but overall the fact the pilgrams staff is 5 foot as opposed to 6 wont be a huge issue ifyour decently trained in quaterstaff.
and those little nobbles will help concentrate the force of any blows dished out as well,
View user's profile Send private message Send e-mail
Matthew P. Adams




Location: Cape Cod, MA
Joined: 08 Dec 2008
Likes: 8 pages

Posts: 456

PostPosted: Fri 04 May, 2012 3:33 am    Post subject:         Reply with quote

Henrik, my dad has been practicing ki aikido for 35 years, and when we visit we often have (very) controlled sparring. When he has the bokken and I have my PHA greatsword waster, he doesn't have a prayer. But when he pulls out the Jo, forget it, With the ability to invert striking ends, the Jo usually wins, despite the longer reach of the greatsword.

The only times I've been able to beat the Jo, are by going to half sword and basically using the waster as Jo itself, but its still very iffy. Binding at the cross sometimes can be effective, but if it isn't done right the other end of the staff will be headed my way. It's a lot of fun! He's coming up this weekend actually. I'll have to show him this thread, I bet he'd like to see a Pilgrims Staff.

"We do not rise to the level of our expectations. We fall to the level of our training" Archilochus, Greek Soldier, Poet, c. 650 BC
View user's profile Send private message
Bill Grandy
myArmoury Team


myArmoury Team

Location: Alexandria, VA USA
Joined: 25 Aug 2003
Reading list: 43 books

Spotlight topics: 2
Posts: 4,146

PostPosted: Fri 04 May, 2012 7:23 am    Post subject:         Reply with quote

You know, I don't actually think the knobs have anything to do with martial ability. I think they're just places to rest your hand on when standing and leaning on the staff. They are too small to protect the hand from a weapon coming down the haft the way a cruciform hilt would, and there's no need protect you from sliding your hand onto a sharp blade the way a gladius or viking guard would.

I'm not denying the potential for using this as a weapon just the same as with any staff. I'm just don't think the knobs were designed with fighting in mind, but rather for day-to-day walking (the staff's primary use).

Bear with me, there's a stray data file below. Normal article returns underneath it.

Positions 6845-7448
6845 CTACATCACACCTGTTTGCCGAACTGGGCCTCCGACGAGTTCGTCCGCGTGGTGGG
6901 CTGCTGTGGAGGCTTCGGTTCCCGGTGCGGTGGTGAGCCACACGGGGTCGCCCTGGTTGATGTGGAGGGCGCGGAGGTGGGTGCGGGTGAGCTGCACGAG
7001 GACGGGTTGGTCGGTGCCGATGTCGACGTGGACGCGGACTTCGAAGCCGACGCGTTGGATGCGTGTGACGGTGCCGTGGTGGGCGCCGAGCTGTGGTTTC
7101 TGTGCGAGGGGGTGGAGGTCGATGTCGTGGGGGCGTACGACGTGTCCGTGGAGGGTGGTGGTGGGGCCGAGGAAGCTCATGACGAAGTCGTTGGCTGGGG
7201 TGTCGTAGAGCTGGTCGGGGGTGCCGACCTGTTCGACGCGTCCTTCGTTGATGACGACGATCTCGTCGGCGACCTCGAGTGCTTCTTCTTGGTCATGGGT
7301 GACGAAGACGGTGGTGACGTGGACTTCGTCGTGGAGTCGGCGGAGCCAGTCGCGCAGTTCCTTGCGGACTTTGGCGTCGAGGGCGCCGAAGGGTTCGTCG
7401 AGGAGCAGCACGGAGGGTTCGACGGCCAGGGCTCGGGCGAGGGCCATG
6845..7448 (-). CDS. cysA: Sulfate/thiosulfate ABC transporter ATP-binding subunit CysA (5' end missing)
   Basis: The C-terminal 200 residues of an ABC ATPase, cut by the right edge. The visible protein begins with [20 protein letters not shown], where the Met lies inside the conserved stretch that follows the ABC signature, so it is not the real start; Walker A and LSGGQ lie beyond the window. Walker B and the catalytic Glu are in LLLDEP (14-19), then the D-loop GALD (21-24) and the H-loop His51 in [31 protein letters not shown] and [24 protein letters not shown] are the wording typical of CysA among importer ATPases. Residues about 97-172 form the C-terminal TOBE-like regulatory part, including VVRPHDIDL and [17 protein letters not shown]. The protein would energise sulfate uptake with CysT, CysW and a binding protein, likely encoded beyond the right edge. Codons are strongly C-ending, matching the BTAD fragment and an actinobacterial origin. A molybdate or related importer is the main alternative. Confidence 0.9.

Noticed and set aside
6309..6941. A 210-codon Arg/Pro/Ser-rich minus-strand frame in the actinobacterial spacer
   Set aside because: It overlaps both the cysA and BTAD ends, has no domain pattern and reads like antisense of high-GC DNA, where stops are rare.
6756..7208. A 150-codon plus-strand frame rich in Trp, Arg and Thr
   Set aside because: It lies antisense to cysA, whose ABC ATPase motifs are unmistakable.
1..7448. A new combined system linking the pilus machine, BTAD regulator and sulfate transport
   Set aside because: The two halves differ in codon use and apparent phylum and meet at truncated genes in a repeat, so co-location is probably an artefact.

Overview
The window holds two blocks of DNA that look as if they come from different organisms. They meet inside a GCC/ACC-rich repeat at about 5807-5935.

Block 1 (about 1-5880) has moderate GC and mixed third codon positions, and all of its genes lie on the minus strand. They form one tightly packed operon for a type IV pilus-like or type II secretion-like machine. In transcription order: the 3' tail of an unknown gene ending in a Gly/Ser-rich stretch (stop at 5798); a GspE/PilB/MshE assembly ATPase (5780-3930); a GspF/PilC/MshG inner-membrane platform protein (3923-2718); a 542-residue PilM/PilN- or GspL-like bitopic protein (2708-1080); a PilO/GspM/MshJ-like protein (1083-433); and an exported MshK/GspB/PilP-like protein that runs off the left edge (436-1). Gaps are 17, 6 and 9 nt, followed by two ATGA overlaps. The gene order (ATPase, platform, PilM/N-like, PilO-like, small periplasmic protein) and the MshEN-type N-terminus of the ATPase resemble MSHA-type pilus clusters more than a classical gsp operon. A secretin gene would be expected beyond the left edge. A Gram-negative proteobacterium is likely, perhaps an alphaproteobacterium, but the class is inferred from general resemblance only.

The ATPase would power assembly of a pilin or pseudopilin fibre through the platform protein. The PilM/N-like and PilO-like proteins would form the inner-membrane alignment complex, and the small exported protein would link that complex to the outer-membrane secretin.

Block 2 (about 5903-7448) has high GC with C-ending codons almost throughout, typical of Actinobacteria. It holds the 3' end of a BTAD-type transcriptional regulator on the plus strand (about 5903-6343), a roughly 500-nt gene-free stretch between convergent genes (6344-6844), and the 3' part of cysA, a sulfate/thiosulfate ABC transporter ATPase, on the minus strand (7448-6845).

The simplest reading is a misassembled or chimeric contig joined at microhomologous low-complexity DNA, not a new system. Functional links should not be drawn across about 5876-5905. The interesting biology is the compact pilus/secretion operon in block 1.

Virginia Academy of Fencing Historical Swordsmanship
--German Longsword & Italian Rapier in the DC Area--


"A despondent heart will always be defeated regardless of skill."
View user's profile Send private message Visit poster's website
Henrik Granlid




Location: Sweden
Joined: 17 Apr 2012

Posts: 103

PostPosted: Fri 04 May, 2012 10:22 am    Post subject:         Reply with quote

http://www.youtube.com/watch?v=efd4pTzZPZo

and http://www.youtube.com/watch?v=21y32ASY3Sw&feature=related

No knobs at all.

A comment on the ki aikido and bokken, what school does he use? Osensei or Saito? Or Iaido, Kenjutsu, Kendo etc. ? After the death of the founder, only Morihiro Saito had the original weapons of the founder, you might find it interesting (although not necessarily harder) to try your hand fighting different japanese swordschools =) But all in all, I do agree, a longsword has the reach as well as the versitility over a katana.

But yeah, a Jo, a straight walking stick, so much beautiful, beautiful pain ^^


The thing with the knobs is that, even if they weren't intended for violent use, a wooden ball at the end of a stick deals more damage than merely the stick (lest the ball breaks and disperses the power)
View user's profile Send private message


Display posts from previous:   
Forum Index > Historical Arms Talk > Pilgrims staff?
Page 1 of 2 Reply to topic
Go to page 1, 2  Next All times are GMT - 8 Hours

View previous topic :: View next topic
Jump to:  
You cannot post new topics in this forum
You cannot reply to topics in this forum
You cannot edit your posts in this forum
You cannot delete your posts in this forum
You cannot vote in polls in this forum
You cannot attach files in this forum
You can download files in this forum






All contents © Copyright 2003-2018 myArmoury.com — All rights reserved
Discussion forums powered by phpBB © The phpBB Group
Switch to the Basic Low-bandwidth Version of the forum